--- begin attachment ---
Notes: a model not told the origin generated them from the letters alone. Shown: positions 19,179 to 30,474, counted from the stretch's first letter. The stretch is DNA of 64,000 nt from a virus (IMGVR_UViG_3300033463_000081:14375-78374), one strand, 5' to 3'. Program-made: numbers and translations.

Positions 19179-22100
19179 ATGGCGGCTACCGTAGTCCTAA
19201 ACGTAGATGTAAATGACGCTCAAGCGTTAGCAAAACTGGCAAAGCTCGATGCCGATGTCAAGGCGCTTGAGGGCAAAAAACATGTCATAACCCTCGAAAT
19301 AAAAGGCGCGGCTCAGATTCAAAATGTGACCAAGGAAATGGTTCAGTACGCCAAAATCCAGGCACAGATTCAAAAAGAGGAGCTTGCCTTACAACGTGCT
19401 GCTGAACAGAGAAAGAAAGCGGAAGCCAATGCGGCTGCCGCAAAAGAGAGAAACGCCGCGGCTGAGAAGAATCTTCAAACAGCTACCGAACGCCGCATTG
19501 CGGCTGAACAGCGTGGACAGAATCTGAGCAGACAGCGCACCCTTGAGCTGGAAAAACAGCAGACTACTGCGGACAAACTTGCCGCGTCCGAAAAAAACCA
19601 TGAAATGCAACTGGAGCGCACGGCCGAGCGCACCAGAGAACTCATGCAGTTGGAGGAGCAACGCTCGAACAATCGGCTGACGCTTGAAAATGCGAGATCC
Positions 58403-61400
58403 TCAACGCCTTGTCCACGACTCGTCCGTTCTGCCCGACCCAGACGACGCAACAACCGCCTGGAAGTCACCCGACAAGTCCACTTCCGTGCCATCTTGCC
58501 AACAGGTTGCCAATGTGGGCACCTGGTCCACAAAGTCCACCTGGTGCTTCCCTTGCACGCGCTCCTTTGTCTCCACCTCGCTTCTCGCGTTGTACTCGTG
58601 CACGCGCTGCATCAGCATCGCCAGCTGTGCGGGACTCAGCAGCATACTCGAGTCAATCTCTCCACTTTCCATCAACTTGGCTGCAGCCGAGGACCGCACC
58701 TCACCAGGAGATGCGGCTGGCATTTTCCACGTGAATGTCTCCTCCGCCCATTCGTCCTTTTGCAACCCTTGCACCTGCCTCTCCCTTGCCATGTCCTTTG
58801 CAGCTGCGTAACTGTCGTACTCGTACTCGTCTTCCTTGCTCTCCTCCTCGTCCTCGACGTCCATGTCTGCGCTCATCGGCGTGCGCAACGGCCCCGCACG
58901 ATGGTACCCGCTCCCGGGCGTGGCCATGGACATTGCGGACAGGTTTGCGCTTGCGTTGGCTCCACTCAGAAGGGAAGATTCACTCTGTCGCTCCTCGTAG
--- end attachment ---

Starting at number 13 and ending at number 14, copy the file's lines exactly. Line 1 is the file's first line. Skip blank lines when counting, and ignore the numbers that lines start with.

58701 TCACCAGGAGATGCGGCTGGCATTTTCCACGTGAATGTCTCCTCCGCCCATTCGTCCTTTTGCAACCCTTGCACCTGCCTCTCCCTTGCCATGTCCTTTG
58801 CAGCTGCGTAACTGTCGTACTCGTACTCGTCTTCCTTGCTCTCCTCCTCGTCCTCGACGTCCATGTCTGCGCTCATCGGCGTGCGCAACGGCCCCGCACG